The Last Pass: Cousy, Russell, the Celtics, and What Matters in the End

Image of The Last Pass: Cousy, Russell, the Celtics, and What Matters in the End
Release Date: 
October 23, 2018
Penguin Press
Reviewed by: 

“Pomerantz has created a fascinating and sympathetic portrait of a superstar athlete whose human sensitivities are on display and whose complexities are laid bare.”

The Last Pass is a remarkable and fascinating portrait of Bob Cousy, his family, and the Boston Celtics Dynasty. In preparation for writing this book, Gary Pomerantz spent 53 hours interviewing Cousy and countless additional hours over several years in research and interviews of teammates and friends.

Bob Cousy joined the Boston Celtics of the National Basketball Association (NBA) in 1950 even though he was not drafted by the Celtics. The new Celtics coach, Red Auerbach, with the first overall pick, drafted a center by the name of Chuck Share. Cousy was drafted third by the Tri-Cities Blackhawks but came to the Celtics through a series of complex circumstances, or what might be better termed “blind luck.” The Celtics literally picked his name out of a hat.

Cousy played 13 seasons in Boston. From the 1956–57 season through the 1962–63 season, the Celtics won six of seven NBA Championships. The keys to those championships were Cousy, Bill Russell, the center, and Red Auerbach, the coach. After Cousy’s retirement, the Celtics were NBA champions in five of the next six years. Chuck Share did not sign with the Celtics, and he never played a game for them.

Bob Cousy’s parents were immigrants from France, and he is bilingual. Growing up in poverty in Manhattan and Queens, he had his first contact with basketball on the city playgrounds, and he also competed in community and church leagues. As a junior in high school, he played on his school team for the first time and soon emerged as a very special player with superb ball handling skills.

He was recruited by Boston College and Holy Cross College, choosing the latter. He led Holy Cross to national prominence and a number-one national ranking. His fame in New England and New York grew. In his first five years with the Celtics, Cousy transformed the style of guard play, put the Celtics on the national sports map, and was one of the founders of the NBA Players Association.

The creation of the Celtics basketball dynasty was triggered by the arrival of Bill Russell as the Celtics center. Russell proved to be the greatest big man to date and, combined with the guard play of Cousy, transformed the Celtics from a good team to a dominant one. The early years of the relationship between Cousy and Russell, involving both ego and race, receive close scrutiny and are a major thread in this story.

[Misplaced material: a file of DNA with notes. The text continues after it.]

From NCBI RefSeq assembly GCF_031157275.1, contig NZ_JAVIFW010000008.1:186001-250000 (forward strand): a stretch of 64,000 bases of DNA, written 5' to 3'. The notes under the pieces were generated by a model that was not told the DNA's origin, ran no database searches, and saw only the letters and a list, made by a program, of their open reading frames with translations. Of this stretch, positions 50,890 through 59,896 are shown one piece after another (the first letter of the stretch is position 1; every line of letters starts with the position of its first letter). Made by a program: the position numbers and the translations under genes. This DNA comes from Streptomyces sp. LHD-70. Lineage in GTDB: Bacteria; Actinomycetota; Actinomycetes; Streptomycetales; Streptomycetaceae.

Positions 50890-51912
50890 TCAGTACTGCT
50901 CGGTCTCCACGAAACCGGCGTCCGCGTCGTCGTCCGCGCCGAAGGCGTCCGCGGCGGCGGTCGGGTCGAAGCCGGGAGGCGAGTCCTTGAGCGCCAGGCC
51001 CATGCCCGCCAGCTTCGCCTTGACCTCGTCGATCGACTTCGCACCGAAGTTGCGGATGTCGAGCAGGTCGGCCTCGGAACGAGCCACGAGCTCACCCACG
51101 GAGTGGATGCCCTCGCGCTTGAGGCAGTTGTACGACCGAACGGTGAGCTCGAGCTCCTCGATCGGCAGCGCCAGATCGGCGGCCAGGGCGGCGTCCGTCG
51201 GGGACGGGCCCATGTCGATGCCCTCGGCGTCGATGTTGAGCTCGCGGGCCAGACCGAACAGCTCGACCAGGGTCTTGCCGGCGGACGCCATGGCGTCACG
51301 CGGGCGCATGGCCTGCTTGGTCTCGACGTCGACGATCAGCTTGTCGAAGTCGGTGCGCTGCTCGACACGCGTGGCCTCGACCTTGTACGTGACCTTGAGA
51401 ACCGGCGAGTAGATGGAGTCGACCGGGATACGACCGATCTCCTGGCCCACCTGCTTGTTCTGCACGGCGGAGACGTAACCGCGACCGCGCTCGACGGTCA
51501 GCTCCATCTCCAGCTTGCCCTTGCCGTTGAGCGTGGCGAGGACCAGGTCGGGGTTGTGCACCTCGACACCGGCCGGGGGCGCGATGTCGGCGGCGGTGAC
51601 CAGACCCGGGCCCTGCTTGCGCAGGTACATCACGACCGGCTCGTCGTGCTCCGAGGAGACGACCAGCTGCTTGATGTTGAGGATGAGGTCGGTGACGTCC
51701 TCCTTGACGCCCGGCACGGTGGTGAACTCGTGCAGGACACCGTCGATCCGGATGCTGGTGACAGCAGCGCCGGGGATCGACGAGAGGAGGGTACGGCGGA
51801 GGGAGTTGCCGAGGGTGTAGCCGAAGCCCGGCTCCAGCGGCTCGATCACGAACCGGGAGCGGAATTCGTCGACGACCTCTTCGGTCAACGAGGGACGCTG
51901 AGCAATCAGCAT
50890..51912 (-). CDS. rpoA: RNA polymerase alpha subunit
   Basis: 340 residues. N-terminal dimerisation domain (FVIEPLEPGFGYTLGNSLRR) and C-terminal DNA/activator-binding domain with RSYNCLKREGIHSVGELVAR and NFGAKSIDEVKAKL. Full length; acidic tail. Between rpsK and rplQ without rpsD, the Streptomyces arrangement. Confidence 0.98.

For those seeking a recounting of these early years of the Celtics dynasty, there are ample game descriptions, especially the playoff struggles for the five NBA titles. Cousy’s final season (1962–63) in Boston is related in some detail, with the focus on Bob Cousy Day at Boston Garden, as well as, Cousy’s drive to finish his career with one more NBA championship. The subtext of these final few seasons is the Civil Rights Movement and the spotlighting of racism in Boston. Bill Russell looms large in this aspect of the story as well.

The final chapters of The Last Pass, in many ways the most complex and interesting chapters, feature Cousy’s retrospective on his own life as he reaches age 90. Bob Cousy offers a well-balanced assessment of his own strengths and weaknesses, the meaning of fame, the importance of family, and his feelings of regret and guilt surrounding his relationship with Bill Russell.

Cousy repeatedly expresses these feelings, and wonders what he should have done, or might have done, differently in reference to Russell and the culture of racism in Boston and in America. Some may find Cousy’s obsession with his relationship with Russell overdone, but the repetition does drive the point home.

In the end, Pomerantz has created a fascinating and sympathetic portrait of a superstar athlete whose human sensitivities are on display and whose complexities are laid bare. Along the way Bill Russell, Red Auerbach, and three generations of the Cousy family, fill in many of the details of a long and fruitful life. In short, this is a moving story of a public man and his private doubts whose long life and self-examination should be an inspiration to all.